- A science engagement respondent suggested that there are geographic disparities in access to STEM education and training activities, including schemes such as the STEM Ambassador programme.
- A STEM industry professional & representative bodies felt that there is a need to ensure that engagement with employers is not limited to larger employers and colleges, and includes for example small and medium enterprises.
In addition to the above concerns regarding the range of current STEM activity, some respondents queried the presentation of current activity in the strategy. This included suggestions from a small number of STEM education and professional/ representative bodies and science engagement respondents that the annex does not adequately represent the degree of variation in the activities listed, including for example highlighting where activity is part of a large programme of work, or a smaller project. Others felt that the strategy needs to capture on-going work more comprehensively, including reference to specific activities which respondents felt could be better highlighted by the strategy. An academic/research institute also suggested that it may be helpful to structure the Annex to link more clearly to the strategy aims and priority themes.
Respondents referred to a broad range of specific STEM education/training programmes and initiatives, including some providing significant detail on approaches taken and how these can contribute to the draft strategy. A number of common themes were evident across these examples, and we provide a brief summary of these below:
- The range of collaborative approaches and partnerships was the area most commonly referenced, primarily by colleges and universities and STEM industry respondents . Examples provided involved collaboration and support across disciplines and sectors, from the early years upwards, and with a particular focus on stronger employer engagement in STEM education and training. These respondents referred to a broad range of partnerships and initiatives including for example the STEM Ambassador programme, vocational pathways such as Modern Apprenticeships, and community learning and development partnerships.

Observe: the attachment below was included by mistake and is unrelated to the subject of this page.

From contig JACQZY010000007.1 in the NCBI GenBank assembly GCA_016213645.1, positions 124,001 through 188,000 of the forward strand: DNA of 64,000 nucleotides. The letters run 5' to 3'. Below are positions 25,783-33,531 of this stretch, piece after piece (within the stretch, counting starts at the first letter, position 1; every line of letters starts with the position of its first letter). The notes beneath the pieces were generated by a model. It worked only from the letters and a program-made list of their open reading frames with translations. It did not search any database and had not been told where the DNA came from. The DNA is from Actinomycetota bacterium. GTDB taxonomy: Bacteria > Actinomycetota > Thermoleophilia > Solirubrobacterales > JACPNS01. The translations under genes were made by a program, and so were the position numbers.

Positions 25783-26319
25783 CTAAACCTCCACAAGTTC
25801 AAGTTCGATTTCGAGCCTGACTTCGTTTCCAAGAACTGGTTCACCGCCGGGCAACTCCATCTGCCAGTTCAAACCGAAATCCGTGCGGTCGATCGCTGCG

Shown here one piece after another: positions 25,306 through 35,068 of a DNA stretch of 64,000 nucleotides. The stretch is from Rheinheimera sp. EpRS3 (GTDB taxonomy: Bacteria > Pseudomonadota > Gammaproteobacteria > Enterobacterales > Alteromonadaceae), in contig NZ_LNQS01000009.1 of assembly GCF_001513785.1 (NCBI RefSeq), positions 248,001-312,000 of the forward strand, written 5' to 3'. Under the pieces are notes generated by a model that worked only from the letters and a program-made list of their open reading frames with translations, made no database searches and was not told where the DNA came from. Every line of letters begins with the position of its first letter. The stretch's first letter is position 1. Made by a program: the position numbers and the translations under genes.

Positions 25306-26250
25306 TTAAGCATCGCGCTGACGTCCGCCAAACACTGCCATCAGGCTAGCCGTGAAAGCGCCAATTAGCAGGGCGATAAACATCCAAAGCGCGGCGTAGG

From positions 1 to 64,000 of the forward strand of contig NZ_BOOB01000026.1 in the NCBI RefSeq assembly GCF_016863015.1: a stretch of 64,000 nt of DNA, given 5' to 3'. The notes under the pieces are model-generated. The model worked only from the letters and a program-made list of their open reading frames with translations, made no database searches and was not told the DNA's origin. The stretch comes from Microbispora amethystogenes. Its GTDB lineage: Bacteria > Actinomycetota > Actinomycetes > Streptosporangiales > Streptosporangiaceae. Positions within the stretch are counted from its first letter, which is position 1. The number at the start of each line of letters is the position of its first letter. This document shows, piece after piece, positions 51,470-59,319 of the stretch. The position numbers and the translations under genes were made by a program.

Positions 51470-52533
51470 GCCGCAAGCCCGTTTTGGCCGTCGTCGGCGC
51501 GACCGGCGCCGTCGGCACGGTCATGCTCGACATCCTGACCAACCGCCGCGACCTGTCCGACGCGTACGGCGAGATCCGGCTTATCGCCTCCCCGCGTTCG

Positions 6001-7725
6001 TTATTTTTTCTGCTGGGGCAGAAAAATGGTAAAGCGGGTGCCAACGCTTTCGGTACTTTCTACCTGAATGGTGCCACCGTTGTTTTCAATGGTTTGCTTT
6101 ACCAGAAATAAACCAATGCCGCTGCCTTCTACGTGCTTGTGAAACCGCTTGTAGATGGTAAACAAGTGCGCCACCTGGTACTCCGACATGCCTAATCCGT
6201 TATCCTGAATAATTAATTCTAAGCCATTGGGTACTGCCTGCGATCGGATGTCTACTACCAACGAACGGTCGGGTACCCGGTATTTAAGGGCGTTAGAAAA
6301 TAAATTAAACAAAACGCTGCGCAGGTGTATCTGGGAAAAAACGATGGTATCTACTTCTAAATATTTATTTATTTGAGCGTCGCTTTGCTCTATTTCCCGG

- Several respondents, and particularly colleges and universities, highlighted current action around improving gender and deprivation balance as making a positive contribution to the strategy. This also reflected a clear view that the emphasis on equity is a positive aspect of the strategy. However, a college respondent expressed concerns that this activity is having a limited impact at present (this is considered further at Question 6).
- A small number of STEM industry professional/representative and other STEM education and professional/representative bodies referred to the contribution being made by ongoing work delivering STEM professional development and support to teachers and others involved in delivering STEM education and training.